So there were tons of people, but it all moved pretty quickly and getting the form took about 30 seconds, whew. I had told Andrei to head over, but then called and told him to go home for lunch instead.


Next stop: the bank, to pay the government fee. In the past they used to know what I was talking about and give me the proper form or just use the code on their computer and print it out on the receipt.

Well, this was a new low.

"I'm here to pay the registration fee for Immigration."

"What's the code?"

I was completely stunned by the fact that countless people come in to pay this fee and the bank didn't have the information to make the transaction. She told me to go home and look it up on their site. I didn't understand why she couldn't actually use the fancy-looking computer on her desk to look up the site. Then I asked..."So, you don't have it in the database?"

"Oh, we have it in the database." Huh???

She told me to go over and get the "consultant" to help me make an electronic transaction. I still wasn't understanding why this paid employee couldn't look something up for me.

The consultant "helped" me navigate a stubborn touchscreen menu at the electronic terminal. It took a lot of guesswork to try to find the option I wanted, and even as it printed, I wasn't sure it was exactly what I needed. But since it was electronic, there was no way to override the system and write the receipt the correct way. Grumble...


Monday, 11 pm or so. We're all set to get on the list Tuesday morning and then they take people from 2-8 pm. I'm still filling out forms and have discovered that my copier is running out of ink, so we'll have to stop by somewhere tomorrow.

I decide to double-check the schedule.

"They're open Tuesday MORNING, not afternoon!" How could I have mixed that up? Well, seeing as how they work in the morning 2 days a week and in the afternoon 2 days, it's easy to get confused, but....arrgh!

My forms aren't even filled out. We'll have no time to stop at a copy center. Andrei was at work all day and is falling asleep at his computer. But he takes my documents and scans them for his parents to print out and bring to me.

At first glance, I had wondered why my first time filling out the forms 3 years ago had resulted in staying up until 4 a.m. But now it is becoming clearer.

This time, I finish them by 3...


Andrei and I are up at 7 to leave by 8 to get there by 9 for opening. I'm stressing that there will be a huge line by the time we get there. I'm also shaky from lack of sleep and feel too yucky to eat breakfast.

There are 2-3 lists already going, and we put my name on two of them. It turns out that all the different processes are divided differently than in the other district. That only makes it more confusing!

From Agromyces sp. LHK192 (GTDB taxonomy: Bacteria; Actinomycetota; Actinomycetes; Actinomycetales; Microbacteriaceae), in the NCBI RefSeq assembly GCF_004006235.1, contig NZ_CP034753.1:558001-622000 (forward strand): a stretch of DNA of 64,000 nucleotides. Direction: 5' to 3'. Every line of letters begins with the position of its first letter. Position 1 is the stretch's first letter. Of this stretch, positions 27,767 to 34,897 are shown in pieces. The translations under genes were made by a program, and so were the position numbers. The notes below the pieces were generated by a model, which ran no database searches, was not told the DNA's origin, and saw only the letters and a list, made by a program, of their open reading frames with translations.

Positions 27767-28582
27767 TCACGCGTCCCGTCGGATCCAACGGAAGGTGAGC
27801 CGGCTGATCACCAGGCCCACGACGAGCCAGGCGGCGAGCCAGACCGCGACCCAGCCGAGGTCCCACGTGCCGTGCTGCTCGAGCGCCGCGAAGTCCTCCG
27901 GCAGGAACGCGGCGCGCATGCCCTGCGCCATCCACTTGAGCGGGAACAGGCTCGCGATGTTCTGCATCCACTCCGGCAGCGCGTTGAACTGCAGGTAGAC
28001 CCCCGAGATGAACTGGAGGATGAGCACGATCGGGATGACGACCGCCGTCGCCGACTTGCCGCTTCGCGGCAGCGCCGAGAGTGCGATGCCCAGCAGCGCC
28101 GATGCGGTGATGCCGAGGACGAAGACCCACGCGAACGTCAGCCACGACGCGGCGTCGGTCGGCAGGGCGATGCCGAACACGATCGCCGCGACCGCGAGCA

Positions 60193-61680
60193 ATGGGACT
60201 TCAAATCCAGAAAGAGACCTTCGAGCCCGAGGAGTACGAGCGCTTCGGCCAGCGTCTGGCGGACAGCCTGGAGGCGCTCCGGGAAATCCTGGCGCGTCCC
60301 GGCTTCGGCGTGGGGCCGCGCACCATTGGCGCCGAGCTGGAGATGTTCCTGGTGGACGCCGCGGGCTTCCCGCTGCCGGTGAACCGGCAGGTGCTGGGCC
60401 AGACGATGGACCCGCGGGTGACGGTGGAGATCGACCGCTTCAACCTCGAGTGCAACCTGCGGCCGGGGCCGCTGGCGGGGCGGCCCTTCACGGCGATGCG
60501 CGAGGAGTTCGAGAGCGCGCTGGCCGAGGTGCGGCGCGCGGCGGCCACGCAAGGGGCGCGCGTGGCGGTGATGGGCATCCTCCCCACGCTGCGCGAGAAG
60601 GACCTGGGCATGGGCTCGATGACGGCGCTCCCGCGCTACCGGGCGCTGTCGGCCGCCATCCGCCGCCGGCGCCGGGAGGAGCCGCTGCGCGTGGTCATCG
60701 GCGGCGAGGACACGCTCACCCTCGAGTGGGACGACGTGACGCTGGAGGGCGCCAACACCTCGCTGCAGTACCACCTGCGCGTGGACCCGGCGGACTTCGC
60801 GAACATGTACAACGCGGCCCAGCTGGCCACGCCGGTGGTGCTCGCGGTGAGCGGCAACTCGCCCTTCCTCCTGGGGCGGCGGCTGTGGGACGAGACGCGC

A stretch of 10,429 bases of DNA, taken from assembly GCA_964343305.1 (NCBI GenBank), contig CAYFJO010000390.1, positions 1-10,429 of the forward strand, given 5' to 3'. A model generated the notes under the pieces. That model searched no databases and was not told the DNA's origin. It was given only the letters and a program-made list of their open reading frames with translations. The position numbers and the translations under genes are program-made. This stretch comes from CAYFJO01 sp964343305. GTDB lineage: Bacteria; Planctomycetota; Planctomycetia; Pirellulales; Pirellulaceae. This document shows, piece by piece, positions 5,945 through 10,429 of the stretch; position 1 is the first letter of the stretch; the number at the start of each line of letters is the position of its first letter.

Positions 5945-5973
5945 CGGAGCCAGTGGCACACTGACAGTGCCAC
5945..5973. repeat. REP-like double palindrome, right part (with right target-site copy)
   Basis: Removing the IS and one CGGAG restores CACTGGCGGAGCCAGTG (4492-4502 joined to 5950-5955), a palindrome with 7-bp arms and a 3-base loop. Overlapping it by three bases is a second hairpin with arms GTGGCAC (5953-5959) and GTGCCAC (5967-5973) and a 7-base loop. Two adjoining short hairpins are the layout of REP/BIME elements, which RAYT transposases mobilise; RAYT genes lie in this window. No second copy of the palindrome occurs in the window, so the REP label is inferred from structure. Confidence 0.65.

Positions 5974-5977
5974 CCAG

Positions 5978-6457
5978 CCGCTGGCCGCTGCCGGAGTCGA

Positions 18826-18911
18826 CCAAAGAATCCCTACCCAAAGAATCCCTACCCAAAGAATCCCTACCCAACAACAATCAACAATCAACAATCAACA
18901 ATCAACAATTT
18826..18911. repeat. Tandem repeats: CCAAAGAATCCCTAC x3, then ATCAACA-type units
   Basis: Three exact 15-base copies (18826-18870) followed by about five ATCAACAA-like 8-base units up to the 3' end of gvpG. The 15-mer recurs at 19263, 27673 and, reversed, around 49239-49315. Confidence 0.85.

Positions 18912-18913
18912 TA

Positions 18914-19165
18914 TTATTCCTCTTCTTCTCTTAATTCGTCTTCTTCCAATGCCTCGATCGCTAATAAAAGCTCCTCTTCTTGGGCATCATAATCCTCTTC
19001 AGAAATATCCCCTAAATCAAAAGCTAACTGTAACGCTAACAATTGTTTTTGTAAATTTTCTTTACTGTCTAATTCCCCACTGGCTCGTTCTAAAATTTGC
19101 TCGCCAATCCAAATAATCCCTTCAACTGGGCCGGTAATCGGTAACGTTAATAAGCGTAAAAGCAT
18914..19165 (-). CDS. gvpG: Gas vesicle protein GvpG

At first, we're fourth in one line, which seems too good to be true. Sure enough, it turns out this is the line for temporary registration. So if we'd chosen that option, we would have been done in a matter of minutes. It's good to know for the future. Long-term registration is a different window at a different time, for two hours before lunch and one hour after. Not too long considering people might have piles of documents. It was all one line in the other district office.

The line is moving steadily enough. The first hour goes by and now we have one hour until the break. It would be so nice to be out of here by then. That's probably what everyone in line is thinking. I pace and check my forms over and over again. I shuffle the papers, putting them in order. I check the list. I notice one photocopy missing. Andrei runs to go make a copy. Whew.

The suspense is prolonged as a few people step in right as my turn comes up. They need a blank form, they need to ask a question, etc.

I make it up to the window and she starts checking everything, not seeming bothered by my transferring from another district. She seems pleasant enough. I don't know these inspectors yet. She asks where my "photos" are and I respond they I don't have any; they weren't on my checklist. She shrugs and moves on. Piece of cake.

I'm told to come back September 30th for the Final Stamp. I'm almost there.

It is SUCH a relief to have taken this step. And it feels right to have transferred to our district. I think people were wrong that our district is "the worst," though I'm glad to have handed in my initial application elsewhere. A great load has been lifted off our shoulders. Thanks be to God!


  1. I am not sure why, while reading this, I got more and more tense - as though you wouldn't MAKE IT!!! Obviously you already told us you had - but, heavens! It's so stressful even to read about! I can, sort of?, understand why they might make things hard for an immigrant, but I do not, at all understand why they make things hard for David, when they have such a stated goal of increasing population! Surely they should be luring you in, and giving you special stipends per child, or something - not making you stand in line...but the Russian love of bureaucracy hasn't changed since Gogol.

    1. Oh dear, I'm sorry I gave that impression!

      They don't even want to give citizens the special stipends, let alone a child with a foreign parent!


Just added word verification to reduce spam. Nothing personal!

You’re welcome to leave a link to your own blog here if it's relevant to this blog.

Please make sure that your comments are 1) relevant and 2) respectful (i.e. no cuss words, attacks on individuals).

5 years later

 After my latest  weird dream sequence , I found my mind wandering to an alternate scenario where our church never split up . I did the math...